Earthquake damage detection using high-resolution satellite images

Fumio Yamazaki, Ken'ichi Kouchi, Masayuki Kohiyama, Nanae Muraoka, Masashi Matsuoka

Research output: Contribution to conferencePaper

34 Citations (Scopus)

Abstract

QuickBird observed the city of Zemmouri, Algeria, before and after the May 21, 2003 Algeria earthquake. Using the pre-event and post-event pan-sharpened images, visual inspection of building damage was carried out by the five authors of this paper individualy. A total 1,399 buildings were classified into five damage levels of European Micro-seismic Scale. The results from the different interpreters were reasonably close for collapsed buildings but the difference becomes larger for smaller damage levels. The locations of refugee tents in the two post-event images were also identified. These observations indicate that high-resolution satellite images can provide quite useful information to emergency management after natural disasters.

Original languageEnglish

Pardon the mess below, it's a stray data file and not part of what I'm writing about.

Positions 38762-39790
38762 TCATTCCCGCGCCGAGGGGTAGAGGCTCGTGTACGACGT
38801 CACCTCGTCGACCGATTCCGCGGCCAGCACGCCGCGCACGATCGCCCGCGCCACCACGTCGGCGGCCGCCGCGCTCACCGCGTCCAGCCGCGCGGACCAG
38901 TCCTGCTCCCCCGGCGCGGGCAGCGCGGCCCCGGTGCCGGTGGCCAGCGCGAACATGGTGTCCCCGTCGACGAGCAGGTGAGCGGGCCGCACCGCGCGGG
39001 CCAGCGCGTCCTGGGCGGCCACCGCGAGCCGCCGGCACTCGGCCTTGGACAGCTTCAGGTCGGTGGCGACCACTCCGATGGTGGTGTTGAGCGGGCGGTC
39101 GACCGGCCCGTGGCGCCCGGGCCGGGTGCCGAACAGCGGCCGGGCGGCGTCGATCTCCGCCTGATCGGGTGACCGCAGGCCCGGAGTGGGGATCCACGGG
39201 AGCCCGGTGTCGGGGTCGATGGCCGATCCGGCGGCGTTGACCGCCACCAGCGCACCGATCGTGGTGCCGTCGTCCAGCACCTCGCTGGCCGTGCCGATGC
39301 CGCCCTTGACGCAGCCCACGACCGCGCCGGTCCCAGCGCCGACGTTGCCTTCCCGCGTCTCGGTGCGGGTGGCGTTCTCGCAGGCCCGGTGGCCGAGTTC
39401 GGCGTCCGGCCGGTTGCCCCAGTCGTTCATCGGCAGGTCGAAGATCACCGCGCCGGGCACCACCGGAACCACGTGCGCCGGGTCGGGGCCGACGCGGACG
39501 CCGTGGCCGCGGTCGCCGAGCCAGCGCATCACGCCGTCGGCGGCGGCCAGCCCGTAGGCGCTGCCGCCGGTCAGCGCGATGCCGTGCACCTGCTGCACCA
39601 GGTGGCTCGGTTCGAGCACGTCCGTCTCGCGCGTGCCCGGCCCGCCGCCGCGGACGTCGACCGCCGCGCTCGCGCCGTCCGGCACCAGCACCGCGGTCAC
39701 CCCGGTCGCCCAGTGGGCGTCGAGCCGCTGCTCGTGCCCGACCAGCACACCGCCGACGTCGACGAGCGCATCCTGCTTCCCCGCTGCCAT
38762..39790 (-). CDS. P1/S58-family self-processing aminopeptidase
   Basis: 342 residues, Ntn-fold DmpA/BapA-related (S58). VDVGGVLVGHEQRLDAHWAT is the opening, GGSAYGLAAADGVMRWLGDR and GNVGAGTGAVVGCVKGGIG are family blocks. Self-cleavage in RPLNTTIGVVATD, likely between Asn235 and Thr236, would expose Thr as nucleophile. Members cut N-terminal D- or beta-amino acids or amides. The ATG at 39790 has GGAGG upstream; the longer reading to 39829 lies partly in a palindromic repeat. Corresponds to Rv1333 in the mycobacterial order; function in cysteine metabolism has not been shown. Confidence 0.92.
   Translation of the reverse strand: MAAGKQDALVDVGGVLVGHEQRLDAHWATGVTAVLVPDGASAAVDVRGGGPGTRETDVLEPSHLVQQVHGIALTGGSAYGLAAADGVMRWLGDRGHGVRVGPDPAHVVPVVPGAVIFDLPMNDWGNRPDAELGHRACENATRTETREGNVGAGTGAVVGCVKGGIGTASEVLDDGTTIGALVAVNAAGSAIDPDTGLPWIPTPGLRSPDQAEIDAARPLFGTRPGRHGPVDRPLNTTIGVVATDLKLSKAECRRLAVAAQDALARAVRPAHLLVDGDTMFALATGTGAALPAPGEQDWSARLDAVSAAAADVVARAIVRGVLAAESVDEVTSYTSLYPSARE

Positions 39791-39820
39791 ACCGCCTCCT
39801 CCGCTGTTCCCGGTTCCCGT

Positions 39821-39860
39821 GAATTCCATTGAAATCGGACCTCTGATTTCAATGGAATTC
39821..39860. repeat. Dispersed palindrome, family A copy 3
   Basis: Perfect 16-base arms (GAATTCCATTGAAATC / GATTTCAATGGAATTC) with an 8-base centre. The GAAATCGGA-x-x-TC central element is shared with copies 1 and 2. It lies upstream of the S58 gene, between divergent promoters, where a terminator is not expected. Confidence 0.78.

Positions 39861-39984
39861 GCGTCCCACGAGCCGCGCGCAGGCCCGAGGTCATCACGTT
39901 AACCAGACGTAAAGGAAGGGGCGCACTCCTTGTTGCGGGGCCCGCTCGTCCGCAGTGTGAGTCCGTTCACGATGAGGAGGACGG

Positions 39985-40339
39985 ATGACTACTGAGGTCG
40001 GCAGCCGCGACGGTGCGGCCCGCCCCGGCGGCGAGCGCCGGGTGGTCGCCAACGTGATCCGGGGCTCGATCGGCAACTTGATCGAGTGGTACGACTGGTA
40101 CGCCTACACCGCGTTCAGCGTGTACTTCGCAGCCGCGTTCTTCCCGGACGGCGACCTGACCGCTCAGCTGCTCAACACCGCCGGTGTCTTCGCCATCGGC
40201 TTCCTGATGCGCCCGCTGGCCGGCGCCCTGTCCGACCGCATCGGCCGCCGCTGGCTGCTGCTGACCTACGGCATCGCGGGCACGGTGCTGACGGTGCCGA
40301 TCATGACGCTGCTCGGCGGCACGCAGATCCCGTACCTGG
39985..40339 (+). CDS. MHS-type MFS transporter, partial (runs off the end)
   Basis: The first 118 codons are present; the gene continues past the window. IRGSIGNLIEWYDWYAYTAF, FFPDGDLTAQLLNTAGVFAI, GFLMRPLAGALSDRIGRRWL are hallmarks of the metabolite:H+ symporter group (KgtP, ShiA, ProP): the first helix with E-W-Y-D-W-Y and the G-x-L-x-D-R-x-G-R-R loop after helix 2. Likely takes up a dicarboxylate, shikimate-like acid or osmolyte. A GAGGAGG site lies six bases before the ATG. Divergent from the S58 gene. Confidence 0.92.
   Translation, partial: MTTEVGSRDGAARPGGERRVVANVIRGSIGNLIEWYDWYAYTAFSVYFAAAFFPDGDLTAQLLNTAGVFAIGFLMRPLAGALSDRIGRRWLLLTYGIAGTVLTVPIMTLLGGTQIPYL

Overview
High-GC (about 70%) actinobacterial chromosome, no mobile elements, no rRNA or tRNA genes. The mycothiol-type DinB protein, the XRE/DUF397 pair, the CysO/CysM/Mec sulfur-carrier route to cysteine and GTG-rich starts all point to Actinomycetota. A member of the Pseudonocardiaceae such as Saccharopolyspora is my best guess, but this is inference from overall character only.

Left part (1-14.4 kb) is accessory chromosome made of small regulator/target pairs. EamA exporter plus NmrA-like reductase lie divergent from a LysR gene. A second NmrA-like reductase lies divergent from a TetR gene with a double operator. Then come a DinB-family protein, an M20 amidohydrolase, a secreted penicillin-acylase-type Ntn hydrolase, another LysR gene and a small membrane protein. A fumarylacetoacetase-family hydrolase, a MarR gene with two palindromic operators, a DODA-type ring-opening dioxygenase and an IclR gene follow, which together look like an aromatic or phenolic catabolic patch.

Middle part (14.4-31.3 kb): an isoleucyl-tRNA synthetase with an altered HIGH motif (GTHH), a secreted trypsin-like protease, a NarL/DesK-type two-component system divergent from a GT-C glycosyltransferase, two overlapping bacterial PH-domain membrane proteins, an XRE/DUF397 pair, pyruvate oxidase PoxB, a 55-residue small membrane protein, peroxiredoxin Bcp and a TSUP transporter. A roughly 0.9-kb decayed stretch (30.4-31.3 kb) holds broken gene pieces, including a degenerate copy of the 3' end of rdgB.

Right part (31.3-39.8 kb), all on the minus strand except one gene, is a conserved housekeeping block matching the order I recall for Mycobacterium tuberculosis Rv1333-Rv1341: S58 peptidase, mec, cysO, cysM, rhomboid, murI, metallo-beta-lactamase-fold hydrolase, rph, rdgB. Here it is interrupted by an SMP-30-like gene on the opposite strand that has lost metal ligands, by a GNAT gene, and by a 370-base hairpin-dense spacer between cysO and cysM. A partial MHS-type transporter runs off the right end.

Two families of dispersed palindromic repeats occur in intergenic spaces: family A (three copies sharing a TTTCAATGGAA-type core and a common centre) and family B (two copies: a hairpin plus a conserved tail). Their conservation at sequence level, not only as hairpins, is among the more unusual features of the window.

Pages2280-2283
Number of pages4
Publication statusPublished - 2004 Dec 1
Externally publishedYes
Event2004 IEEE International Geoscience and Remote Sensing Symposium Proceedings: Science for Society: Exploring and Managing a Changing Planet. IGARSS 2004 - Anchorage, AK, United States
Duration: 2004 Sep 202004 Sep 24

Other

Other2004 IEEE International Geoscience and Remote Sensing Symposium Proceedings: Science for Society: Exploring and Managing a Changing Planet. IGARSS 2004
CountryUnited States
CityAnchorage, AK
Period04/9/2004/9/24

Keywords

  • Building damage
  • QuickBird
  • The 2003 Algeria earthquake
  • Visual inspection
  • Zemmouri City

ASJC Scopus subject areas

  • Computer Science Applications
  • Earth and Planetary Sciences(all)

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  • Cite this

    Yamazaki, F., Kouchi, K., Kohiyama, M., Muraoka, N., & Matsuoka, M. (2004). Earthquake damage detection using high-resolution satellite images. 2280-2283. Paper presented at 2004 IEEE International Geoscience and Remote Sensing Symposium Proceedings: Science for Society: Exploring and Managing a Changing Planet. IGARSS 2004, Anchorage, AK, United States.